Continue reading “How to learn ALL your dominant seventh chords in about an hour”
I did this a few years ago based partly on the main theme of Für Elise (officially, Beethoven’s Bagatelle No. 25 in A minor) . Apologies to Beethoven!
Hello improvisors and jammers: Here’s a powerful way to play impressive pentatonic piano/keyboard licks when soloing in rock, blues, or jazz settings, using only three fingers in your right hand. This video uses the famous “minor pentatonic” scale (“pentatonic” refers to a five-note scale). With a little work you will be amazed how fast you can fly across the keyboard using this simple trick of the trade!
Here’s a straightforward way to use three-note chords superimposed over a single static chord, to create a sense of movement “within the chord.”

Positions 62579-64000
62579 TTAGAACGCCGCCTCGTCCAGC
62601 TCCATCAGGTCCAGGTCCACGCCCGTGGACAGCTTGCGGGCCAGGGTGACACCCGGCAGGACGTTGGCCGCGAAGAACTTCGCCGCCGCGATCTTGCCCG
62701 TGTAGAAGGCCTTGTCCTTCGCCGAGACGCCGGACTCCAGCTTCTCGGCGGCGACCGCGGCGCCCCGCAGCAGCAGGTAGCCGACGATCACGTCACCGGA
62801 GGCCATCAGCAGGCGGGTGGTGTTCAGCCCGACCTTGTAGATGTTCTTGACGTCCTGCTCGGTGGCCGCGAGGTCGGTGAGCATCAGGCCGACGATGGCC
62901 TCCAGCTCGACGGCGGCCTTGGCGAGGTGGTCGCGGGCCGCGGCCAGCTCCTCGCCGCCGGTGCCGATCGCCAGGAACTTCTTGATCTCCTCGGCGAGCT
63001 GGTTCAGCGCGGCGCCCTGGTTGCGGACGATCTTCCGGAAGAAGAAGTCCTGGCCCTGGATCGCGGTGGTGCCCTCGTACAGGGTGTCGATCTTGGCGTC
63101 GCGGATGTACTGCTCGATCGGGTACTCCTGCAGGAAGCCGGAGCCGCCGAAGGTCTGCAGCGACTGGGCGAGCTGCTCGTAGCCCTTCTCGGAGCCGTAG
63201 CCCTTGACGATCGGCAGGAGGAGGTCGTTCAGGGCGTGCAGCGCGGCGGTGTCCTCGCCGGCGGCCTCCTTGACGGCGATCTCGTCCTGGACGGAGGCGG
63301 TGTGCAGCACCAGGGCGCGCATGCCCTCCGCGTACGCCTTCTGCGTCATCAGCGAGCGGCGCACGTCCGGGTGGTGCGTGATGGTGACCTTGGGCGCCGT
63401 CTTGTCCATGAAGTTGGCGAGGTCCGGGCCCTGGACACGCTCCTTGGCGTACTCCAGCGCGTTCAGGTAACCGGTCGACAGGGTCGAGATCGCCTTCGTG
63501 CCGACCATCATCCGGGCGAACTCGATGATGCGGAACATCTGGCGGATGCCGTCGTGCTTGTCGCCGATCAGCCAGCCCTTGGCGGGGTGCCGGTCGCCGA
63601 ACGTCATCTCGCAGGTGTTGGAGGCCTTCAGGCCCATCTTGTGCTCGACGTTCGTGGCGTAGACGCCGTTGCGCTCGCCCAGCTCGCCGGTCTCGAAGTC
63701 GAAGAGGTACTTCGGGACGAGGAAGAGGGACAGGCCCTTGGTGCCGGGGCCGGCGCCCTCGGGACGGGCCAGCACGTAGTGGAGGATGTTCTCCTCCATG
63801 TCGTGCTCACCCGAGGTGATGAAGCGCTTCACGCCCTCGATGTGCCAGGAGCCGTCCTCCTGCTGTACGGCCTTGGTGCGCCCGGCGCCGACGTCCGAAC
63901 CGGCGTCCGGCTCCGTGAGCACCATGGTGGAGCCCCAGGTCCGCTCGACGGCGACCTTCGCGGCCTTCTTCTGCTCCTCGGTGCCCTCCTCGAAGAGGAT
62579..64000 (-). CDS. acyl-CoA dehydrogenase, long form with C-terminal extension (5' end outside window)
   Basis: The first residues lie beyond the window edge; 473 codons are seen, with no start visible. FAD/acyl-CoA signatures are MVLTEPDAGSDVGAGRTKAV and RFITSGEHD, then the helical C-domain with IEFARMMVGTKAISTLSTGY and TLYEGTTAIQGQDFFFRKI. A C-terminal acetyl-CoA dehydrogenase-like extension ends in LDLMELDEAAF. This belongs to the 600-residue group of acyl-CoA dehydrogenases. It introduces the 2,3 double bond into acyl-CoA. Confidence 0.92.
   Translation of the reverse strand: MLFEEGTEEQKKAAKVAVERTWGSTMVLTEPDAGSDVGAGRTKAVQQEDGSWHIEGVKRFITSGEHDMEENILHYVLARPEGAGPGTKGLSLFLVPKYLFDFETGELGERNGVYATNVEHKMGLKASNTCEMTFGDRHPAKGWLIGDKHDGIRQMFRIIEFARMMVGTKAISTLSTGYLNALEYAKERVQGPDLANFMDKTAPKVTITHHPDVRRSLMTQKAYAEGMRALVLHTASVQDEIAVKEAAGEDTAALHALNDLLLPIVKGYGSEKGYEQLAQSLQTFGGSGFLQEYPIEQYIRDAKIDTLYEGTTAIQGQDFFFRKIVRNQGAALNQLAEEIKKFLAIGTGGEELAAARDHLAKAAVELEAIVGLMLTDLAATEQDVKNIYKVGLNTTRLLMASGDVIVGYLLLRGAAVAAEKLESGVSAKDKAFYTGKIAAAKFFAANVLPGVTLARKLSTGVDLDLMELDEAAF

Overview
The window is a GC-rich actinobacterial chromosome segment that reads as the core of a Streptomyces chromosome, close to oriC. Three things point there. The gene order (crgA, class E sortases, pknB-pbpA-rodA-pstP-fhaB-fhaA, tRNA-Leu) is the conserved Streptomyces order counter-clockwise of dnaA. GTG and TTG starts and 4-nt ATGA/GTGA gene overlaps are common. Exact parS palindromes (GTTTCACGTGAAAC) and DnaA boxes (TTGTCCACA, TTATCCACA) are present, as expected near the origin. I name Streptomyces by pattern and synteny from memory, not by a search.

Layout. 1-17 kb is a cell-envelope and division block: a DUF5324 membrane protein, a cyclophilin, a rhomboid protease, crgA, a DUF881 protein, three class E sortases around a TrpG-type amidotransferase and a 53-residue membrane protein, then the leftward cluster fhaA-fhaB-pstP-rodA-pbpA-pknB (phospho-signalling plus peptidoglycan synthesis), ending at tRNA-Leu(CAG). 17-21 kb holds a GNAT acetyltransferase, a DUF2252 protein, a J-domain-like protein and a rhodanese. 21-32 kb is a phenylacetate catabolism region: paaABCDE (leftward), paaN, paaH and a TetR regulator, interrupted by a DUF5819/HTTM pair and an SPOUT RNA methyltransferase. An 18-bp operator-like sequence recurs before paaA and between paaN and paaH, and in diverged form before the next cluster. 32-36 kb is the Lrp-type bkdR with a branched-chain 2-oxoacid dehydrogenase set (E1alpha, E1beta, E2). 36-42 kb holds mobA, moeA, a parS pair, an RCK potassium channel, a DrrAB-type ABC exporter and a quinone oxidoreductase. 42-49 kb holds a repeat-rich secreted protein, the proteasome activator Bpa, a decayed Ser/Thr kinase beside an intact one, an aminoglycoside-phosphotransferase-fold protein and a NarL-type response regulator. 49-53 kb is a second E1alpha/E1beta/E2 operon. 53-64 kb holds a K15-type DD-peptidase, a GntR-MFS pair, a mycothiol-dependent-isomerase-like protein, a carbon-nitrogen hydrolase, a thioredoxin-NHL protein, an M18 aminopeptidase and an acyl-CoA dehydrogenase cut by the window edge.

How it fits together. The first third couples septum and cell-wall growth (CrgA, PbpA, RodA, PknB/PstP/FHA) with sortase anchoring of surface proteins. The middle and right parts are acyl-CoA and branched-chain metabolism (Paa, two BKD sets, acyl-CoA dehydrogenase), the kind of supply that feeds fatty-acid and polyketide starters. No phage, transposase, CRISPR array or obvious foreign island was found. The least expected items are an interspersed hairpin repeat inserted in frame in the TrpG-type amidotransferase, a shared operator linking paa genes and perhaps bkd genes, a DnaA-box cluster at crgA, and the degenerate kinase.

OTHER SHEETS (with Letter-notes included):
Here’s a collection of easy-to-read, easy-to-play sheet music I created a few years ago. This collection resides on my older website, which is has been purged of most stuff, but still has these sheets on it. The notes are all labeled with their associated letter-names (such as E, Bb, F#), as an aid to reading, for those who don’t read well.
These are all free and can be downloaded as PDF files. See link below.
Be advised, these are easy arrangements, some of which are also abridged. Claire de Lune, for example is simplified, and only covers the opening theme.
Here is a list of the pieces:
Claire de Lune (intro)
Star Spangled Banner
Ode to Joy
Minuet in G (Bach’s)
Here’s the link:
Hi everyone! I received a question online today (on my YouTube channel), an excellent one, and one which is subject to debate. The question is in response to one of my videos about using add9 chords on piano. (A link to the video is included below.)
I thought I would share the thread here:
Learn about the Major pentatonic scale, and its cousin, the “Relative Minor” pentatonic scale (a video lesson). The relationship between any major scale (or key) and its relative minor scale or key is explained here as well, in terms of traditional music theory.